Last year I wrote an cipro article about dental antibiotic prophylaxis, which talked about why dentists prescribe antibiotics for their patients to take before many dental procedures.
In that post I mentioned that anybody who has a joint replacement is supposed to get antibiotics prescribed to them before certain dental procedures. The reason for this is that there are millions of bacteria in our mouth that may enter our bloodstream during certain dental procedures. When an artifical joint gets infected, it normally is considered a failure.
Since antibiotics are very cheap and they can help prevent the infection of an artificial joint, it seems like a no-brainer to give antibiotics to patients before invasive dental procedures so that the catastrophic loss of an artificial joint can be avoided.
However, there really isn’t conclusive evidence that antibiotics prevent joint infections in the average healthy person. That is why, in the American Dental Association’s original 1997 guidelines on dental antibiotic prophylaxis for joint replacements, and in the 2003 guidelines, the ADA stated, “Antibiotic prophylaxis is not routinely indicated for most dental patients with total joint replacements.”
However, a few years later, the ADA reversed its position and stated that everyone who had an artificial joint replacement needed to take antibiotics before invasive dental procedures regardless of whether or not that person was even at a high risk for developing an infection. Those were the current guidelines when I wrote my post on dental antibiotic prophylaxis last year. However, I also mentioned that the ADA was looking into the issue and would likely issue some new guidelines this year.
New Dental Antibiotic Prophylaxis Recommendations for Patients With Total Joint Replacements
The ADA has since turned away from its aggressive approach of recommending that everyone with a total joint replacement get antibiotics before invasive dental work.
Last year I mentioned that the ADA had formed a task force to research the literature and form new guidelines on the decision of how to give antibiotic prophylaxis to patients who had undergone total joint replacement. The ADA has since removed the recommendation from their website that all patients with joint replacements be premedicated with antibiotics before dental work. They have now posted the following recommendation (I bolded the main points):Knee Replacement
“The American Dental Association and the American Academy of Orthopedic Surgeons (AAOS) are currently in the process of developing evidence-based clinical guidelines on the topic of antibiotic prophylaxis for patients with orthopedic implants undergoing dental procedures. The ADA and AAOS do not have a joint recommendation at this time. There are differing opinions on the need for antibiotic prophylaxis. These opinions/statements are presented below to assist the dentist in making informed decisions about the prescription of antibiotics. The ADA believes that the professional goal should be consensus among the dentist and physician, which is the expressed goal being pursued in the ongoing ADA/AAOS project.”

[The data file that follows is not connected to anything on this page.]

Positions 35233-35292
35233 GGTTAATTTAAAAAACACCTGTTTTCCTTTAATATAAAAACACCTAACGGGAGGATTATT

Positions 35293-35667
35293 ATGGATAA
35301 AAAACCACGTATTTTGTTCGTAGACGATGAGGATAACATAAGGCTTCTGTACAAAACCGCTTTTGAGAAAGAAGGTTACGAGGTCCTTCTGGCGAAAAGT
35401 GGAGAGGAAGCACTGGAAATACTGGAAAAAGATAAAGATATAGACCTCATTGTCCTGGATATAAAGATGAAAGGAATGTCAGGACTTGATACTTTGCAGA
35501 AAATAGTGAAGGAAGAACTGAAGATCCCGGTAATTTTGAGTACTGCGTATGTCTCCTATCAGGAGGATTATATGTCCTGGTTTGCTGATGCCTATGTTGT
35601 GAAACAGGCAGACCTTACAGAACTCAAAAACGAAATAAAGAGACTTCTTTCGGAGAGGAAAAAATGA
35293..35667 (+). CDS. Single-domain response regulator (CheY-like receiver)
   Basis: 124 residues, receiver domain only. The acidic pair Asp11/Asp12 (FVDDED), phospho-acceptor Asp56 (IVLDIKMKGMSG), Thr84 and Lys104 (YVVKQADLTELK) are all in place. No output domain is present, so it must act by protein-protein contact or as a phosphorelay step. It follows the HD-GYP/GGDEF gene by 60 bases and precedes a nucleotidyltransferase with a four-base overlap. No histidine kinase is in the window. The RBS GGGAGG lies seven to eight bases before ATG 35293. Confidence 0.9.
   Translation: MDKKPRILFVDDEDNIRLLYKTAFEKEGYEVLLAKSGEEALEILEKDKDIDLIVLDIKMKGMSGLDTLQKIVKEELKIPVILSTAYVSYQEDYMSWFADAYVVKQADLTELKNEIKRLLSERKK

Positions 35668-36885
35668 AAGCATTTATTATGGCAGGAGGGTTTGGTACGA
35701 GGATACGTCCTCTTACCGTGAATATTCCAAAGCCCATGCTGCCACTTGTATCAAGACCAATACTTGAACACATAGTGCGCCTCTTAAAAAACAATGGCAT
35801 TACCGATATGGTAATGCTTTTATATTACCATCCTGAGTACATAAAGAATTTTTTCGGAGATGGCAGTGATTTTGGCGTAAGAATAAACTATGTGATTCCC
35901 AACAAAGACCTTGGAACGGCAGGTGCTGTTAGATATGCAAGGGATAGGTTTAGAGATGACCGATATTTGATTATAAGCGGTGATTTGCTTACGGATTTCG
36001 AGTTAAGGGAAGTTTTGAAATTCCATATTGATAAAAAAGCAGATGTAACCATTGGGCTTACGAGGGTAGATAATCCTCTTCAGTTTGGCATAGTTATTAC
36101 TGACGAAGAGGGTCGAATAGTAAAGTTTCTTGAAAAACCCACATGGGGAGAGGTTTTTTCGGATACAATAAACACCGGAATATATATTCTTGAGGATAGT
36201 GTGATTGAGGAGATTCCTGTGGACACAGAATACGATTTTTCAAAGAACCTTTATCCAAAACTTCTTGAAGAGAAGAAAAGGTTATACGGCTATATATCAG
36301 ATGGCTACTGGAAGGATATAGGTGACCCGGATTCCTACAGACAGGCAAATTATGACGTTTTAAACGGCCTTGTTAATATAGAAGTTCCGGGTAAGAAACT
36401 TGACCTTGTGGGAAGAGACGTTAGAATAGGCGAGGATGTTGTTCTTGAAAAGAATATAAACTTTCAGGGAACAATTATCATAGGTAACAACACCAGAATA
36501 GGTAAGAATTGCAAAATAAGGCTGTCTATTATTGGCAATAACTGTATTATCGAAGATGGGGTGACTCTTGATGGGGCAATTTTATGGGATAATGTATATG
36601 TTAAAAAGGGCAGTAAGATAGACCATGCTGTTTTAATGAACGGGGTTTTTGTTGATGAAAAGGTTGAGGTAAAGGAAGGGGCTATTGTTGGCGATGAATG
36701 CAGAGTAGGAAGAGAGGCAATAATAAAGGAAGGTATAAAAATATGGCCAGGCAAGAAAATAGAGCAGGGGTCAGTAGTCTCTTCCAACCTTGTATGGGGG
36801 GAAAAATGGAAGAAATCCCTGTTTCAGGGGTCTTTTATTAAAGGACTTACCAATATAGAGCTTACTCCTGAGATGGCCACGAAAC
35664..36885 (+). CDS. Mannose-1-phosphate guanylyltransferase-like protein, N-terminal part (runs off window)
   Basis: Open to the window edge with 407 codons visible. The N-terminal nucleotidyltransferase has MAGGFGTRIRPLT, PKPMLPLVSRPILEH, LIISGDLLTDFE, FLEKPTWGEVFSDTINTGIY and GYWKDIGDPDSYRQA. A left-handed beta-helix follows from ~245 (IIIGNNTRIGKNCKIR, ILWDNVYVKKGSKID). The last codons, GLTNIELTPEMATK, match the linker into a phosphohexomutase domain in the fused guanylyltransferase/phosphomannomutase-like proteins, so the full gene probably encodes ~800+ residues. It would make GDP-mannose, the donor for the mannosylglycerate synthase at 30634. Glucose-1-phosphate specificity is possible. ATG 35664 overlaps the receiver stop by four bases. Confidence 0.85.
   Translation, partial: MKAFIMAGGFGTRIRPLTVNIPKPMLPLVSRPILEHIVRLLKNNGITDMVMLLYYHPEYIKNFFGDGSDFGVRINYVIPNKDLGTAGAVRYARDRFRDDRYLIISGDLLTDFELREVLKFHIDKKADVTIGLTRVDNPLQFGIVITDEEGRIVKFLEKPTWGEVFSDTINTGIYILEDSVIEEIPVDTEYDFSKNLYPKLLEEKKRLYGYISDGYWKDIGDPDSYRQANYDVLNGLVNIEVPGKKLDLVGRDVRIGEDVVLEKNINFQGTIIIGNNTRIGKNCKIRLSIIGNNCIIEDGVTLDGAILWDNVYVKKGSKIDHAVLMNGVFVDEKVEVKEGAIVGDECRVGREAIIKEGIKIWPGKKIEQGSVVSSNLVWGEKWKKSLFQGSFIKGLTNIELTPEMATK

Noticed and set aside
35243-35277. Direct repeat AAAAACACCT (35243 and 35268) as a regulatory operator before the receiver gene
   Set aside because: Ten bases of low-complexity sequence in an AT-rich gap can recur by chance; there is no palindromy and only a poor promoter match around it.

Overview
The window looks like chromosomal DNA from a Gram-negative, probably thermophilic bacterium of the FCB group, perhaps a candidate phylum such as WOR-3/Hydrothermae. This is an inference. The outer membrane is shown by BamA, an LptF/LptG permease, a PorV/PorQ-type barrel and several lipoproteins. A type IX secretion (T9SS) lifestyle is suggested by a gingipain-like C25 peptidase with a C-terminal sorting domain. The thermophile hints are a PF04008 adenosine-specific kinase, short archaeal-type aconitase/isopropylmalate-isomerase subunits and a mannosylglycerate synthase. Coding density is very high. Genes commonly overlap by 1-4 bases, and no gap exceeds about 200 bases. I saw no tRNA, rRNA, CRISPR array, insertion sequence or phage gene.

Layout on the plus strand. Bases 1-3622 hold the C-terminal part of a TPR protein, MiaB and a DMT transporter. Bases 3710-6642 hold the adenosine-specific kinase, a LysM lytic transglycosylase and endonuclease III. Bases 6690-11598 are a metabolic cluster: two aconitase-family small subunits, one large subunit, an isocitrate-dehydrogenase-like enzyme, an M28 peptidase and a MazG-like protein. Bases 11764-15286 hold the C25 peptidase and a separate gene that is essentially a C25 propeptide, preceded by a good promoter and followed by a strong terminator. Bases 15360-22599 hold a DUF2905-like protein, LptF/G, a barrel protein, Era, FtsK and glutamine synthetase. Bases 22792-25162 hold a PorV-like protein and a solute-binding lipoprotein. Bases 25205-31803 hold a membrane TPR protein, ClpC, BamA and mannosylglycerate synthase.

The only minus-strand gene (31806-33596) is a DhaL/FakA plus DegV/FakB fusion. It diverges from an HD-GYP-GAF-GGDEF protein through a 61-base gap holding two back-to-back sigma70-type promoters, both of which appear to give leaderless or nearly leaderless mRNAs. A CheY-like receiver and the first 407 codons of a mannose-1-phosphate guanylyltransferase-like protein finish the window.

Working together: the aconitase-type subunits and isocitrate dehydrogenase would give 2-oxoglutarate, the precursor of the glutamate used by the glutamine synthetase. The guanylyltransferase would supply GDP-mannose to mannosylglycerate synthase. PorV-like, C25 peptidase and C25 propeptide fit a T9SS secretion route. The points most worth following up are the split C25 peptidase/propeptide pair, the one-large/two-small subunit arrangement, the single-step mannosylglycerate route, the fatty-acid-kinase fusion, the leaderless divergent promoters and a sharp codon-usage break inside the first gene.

Basically, the ADA is stating that the dentist and physician should weigh the benefits/risks to each patient and then assess how likely it is that a given patient would develop an infection in an artificial joint. If they determine that the risk is high enough, then antibiotics should be given before invasive dental procedures. If the risk of infection to the joint replacement is extremely low, then antibiotics before dental work probably are not needed.
Antibiotics Are No Longer Necessary for All Patients with Joint Replacements Before Dental Work
Basically, the new guidelines (or lack of guidelines) mean that not all patients with artificial joint replacements need to get premedicated with antibiotics before invasive dental work.
I think that this is a good thing. Many times dentists had to premedicate patients when there was hardly any risk at all of infection. In very healthy patients, this meant that dentists were prescribing tons of unnecessary antibiotics.
I do think that many dentists and physicians will continue to prescribe antibiotics because it is the “safe” thing to do legally. Even though lots of antibiotics may not be in the patients best interest, it is the best way for physicians and dentist to cover themselves legally. For example, a dentist might end up in court for failing to prescribe antibiotics when it was probably needed, but a dentist would likely never end up in court for unnecessarily prescribing excessive antibiotics to patients.
What Do You Think?
Do you have a joint replacement? Do you think that antibiotics are really necessary before invasive dental work? Do you have any questions or concerns about taking antibiotics before dental work? I’d love to hear what you have to say in the comments section below. Thanks for reading!
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